August 14, 2017

1945. Bill Downs on the Postwar World

Bill Downs on "Report to the Nation"
Bill Downs in Normandy, June 14, 1944
This text is from a transcript for the radio broadcast Report to the Nation in 1945.
JOHN DALY: This is a report to Report to the Nation. With victory in Europe, now can be told the stories behind the news. Here in our Report to the Nation studio is one of CBS' top-drawer war correspondents. You've heard him describe the Surrender of the German High Command, an appropriate wind-up to his war coverage, because like the troops he stayed with to the end, he went in on the Normandy beaches on D-Day, and fought across France and Germany with them.  His name is Bill Downs.

Speaking as a correspondent myself, Bill, I'd like to know how you got your stuff out of the beachhead.

BILL DOWNS: I tell you, John, it wasn't until ten days after D-Day that we found there were fourteen Army radio transmitters which we could have used. The news didn't get out of Normandy by radio as fast as it should have. Army officials at that time were uncertain of the form of news reporting of this campaign would take. However, eight days after the D-Day landing, when we got the first broadcast out, they were most cooperative. Without boasting, I think the radio, press, and photographic reporters have done an adequate job.

DALY: What about stories behind the news? You were on the British front, Bill. What about this fantastic character, Montgomery?

DOWNS: Field Marshal Montgomery already is a legend in the European campaign. He's a mixture of Roman god, Episcopalian minister, and a fine fighting man. He also has an ego that's become famous throughout the world.

A good example is the time he met Russian Field Marshal Rokossovsky south of Wismar on the Baltic. Both Rokossovsky and Monty had speeches prepared for the historic joining of forces, but Rokossovsky beat Monty to the draw. He grabbed Montgomery's hand and shook it for over ninety seconds, meanwhile spouting a stream of Russian.

Montgomery was overcome for the first time in this war. He turned to his interpreter and asked, "What's this chap saying?"

The interpreter said, "Field Marshal Rokossovsky says he is proud and happy to greet one of the war's great soldiers."

Montgomery replied, "Is that so? Let me shake that man's hand again."

DALY: How about it, Bill—is Montgomery really good?

DOWNS: As good as he thinks he is, John.

DALY: You got the story on V-E Day from the British front?

DOWNS: Yes. I suppose it was the first time in radio history that a whole enemy town turned out for the Columbia Broadcasting System.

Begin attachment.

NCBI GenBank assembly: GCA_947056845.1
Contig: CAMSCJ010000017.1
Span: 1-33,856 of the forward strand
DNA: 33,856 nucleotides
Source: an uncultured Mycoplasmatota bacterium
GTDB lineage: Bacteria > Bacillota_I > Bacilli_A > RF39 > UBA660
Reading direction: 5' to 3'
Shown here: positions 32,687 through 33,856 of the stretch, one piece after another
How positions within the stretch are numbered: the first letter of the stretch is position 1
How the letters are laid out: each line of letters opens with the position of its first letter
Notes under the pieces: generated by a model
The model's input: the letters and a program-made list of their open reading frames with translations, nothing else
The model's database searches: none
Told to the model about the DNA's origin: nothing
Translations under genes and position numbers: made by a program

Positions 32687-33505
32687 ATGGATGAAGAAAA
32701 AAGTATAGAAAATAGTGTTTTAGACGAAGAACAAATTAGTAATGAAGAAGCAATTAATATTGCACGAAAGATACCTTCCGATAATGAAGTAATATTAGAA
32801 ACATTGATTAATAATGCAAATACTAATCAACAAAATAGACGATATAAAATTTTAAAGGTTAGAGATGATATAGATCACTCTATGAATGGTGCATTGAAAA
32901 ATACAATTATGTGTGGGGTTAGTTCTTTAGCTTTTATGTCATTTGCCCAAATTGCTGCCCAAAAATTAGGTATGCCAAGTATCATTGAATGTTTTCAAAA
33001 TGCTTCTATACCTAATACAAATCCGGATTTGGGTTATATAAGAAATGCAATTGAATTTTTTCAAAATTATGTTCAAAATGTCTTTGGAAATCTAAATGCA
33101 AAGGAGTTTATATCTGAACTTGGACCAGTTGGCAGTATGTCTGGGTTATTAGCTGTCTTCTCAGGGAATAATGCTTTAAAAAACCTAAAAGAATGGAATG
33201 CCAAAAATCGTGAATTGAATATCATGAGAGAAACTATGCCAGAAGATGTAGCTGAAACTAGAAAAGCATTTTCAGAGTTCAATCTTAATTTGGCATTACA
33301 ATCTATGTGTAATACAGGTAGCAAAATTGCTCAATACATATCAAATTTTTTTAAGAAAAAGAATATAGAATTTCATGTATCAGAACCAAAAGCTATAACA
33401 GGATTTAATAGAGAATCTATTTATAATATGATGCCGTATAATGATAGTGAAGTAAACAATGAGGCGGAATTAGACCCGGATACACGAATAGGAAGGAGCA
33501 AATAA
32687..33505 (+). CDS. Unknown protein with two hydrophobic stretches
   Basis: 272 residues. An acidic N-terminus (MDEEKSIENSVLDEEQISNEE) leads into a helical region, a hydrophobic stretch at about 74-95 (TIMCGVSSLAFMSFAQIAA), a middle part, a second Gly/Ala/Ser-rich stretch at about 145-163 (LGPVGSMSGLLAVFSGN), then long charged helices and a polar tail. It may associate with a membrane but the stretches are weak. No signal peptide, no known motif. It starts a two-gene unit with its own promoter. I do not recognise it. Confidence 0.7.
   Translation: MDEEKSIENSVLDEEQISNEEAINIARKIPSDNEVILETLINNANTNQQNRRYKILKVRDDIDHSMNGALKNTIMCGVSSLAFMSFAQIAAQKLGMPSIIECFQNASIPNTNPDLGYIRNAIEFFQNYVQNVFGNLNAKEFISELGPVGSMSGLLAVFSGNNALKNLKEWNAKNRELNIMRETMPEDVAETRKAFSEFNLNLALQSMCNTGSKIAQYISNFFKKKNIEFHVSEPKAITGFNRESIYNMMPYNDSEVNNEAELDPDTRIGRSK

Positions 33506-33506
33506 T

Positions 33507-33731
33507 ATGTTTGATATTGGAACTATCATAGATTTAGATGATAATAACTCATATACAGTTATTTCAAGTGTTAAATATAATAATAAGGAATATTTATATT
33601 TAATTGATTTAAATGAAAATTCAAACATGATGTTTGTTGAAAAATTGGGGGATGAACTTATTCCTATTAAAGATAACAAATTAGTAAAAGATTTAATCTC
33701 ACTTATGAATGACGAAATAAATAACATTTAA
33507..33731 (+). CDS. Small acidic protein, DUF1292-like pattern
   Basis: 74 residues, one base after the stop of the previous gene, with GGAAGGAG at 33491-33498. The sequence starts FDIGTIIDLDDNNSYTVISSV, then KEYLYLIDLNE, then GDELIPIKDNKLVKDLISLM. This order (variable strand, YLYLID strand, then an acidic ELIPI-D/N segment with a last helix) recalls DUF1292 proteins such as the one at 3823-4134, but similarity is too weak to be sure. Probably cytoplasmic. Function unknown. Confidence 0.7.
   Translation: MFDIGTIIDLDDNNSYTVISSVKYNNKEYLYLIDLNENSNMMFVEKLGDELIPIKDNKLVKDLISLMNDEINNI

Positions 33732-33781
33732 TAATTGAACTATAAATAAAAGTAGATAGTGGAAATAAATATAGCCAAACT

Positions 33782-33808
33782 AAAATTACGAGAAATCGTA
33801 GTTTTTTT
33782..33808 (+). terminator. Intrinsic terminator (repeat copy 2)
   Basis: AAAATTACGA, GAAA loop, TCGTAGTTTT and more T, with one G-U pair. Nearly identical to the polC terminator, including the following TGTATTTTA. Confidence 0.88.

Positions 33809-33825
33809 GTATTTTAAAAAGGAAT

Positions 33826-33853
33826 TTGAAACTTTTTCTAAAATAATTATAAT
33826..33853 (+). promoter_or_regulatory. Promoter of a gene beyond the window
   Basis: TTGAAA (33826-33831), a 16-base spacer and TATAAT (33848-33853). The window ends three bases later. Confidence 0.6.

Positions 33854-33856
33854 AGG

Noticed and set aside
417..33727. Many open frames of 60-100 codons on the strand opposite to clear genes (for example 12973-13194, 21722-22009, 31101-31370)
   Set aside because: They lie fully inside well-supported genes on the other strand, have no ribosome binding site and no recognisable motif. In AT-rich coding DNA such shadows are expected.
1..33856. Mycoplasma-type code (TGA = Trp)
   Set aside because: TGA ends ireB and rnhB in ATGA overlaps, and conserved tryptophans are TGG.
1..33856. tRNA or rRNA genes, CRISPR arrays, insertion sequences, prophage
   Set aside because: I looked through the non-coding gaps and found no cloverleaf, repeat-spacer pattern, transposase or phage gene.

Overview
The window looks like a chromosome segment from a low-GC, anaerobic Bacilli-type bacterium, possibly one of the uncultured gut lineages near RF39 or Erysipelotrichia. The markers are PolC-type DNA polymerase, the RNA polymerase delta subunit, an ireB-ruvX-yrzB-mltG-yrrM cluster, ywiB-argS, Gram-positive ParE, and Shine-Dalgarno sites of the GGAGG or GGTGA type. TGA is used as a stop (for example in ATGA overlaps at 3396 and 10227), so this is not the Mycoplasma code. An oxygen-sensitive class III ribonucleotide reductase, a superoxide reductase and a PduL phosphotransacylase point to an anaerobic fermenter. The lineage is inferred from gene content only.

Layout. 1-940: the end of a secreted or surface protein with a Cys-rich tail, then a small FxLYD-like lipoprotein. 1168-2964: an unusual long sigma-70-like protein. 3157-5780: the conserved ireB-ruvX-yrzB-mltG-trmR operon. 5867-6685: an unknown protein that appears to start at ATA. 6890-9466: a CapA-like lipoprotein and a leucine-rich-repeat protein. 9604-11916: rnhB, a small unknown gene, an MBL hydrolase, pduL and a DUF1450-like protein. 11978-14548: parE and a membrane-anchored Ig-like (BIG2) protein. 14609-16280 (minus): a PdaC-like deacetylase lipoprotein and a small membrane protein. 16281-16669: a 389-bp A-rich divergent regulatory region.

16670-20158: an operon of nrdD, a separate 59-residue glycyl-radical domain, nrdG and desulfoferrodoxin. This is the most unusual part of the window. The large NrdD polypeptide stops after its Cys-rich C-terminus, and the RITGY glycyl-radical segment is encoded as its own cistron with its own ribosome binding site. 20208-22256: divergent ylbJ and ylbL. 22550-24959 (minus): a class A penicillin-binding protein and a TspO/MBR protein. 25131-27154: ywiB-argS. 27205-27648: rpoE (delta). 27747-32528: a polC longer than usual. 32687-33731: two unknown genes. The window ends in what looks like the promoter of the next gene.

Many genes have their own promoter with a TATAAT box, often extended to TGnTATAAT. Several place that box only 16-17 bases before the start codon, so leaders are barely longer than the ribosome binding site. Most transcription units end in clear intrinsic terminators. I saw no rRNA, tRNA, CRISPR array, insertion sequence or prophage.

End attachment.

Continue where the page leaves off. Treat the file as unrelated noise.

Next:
DALY: How'd that come about?

DOWNS: Well, we knew V-E Day was coming up, and the terms of surrender about forty-eight hours before it happened.

DALY: You went in with the troops on D-Day and stayed with them all the way until V-E Day. What did it add up to for you?

DOWNS: I don't know how it looked to you from over here, John, but to me D-Day in Normandy and Victory Day in Germany were different as black and white. On D-Day every dogface who went up those beaches was riding a white horse. He was a crusader fighting for the freedom of Europe and the world.

That spirit lasted until we reached Germany. Then, when victory was in sight, came a more deadly artillery than we found on the battlefields. The shells of suspicion, the gas of selfishness, and international undermining. By the time the war ended all our idealism was gone. Our crusade had been won, but our white horses had been shot out from under us.

I remember sitting in London back in 1940, when the world's most powerful air force was bombing us, when the most powerful army in the world was spreading over Europe. I knew that sooner or later America would have to come into the war. And I remember shuddering, watching these professional German soldiers—and they were professional. I thought that, when we did come in, what a meat-grinding process it would probably be.

I was wrong. Our drugstore clerks and college kids and farm boys have developed into the best fighting men in any army today.

As a nation we are now just feeling our strength. Now, then, how will we use this strength? For the cause of hate or race discrimination, or territory or money?

The crusade that inspired men to give their lives selflessly must not turn into a precinct political battle on the world scale, with all of its ramifications, power politics, diplomatic double-dealing, and cutthroat economic competition. No American's life is worth spending on these things. We have started a purchasing program, buying freedom and dignity and democracy with the lives of Americans. It is an investment given as security the trust and confidence of future generations. We must make our investment pay dividends, in human freedom.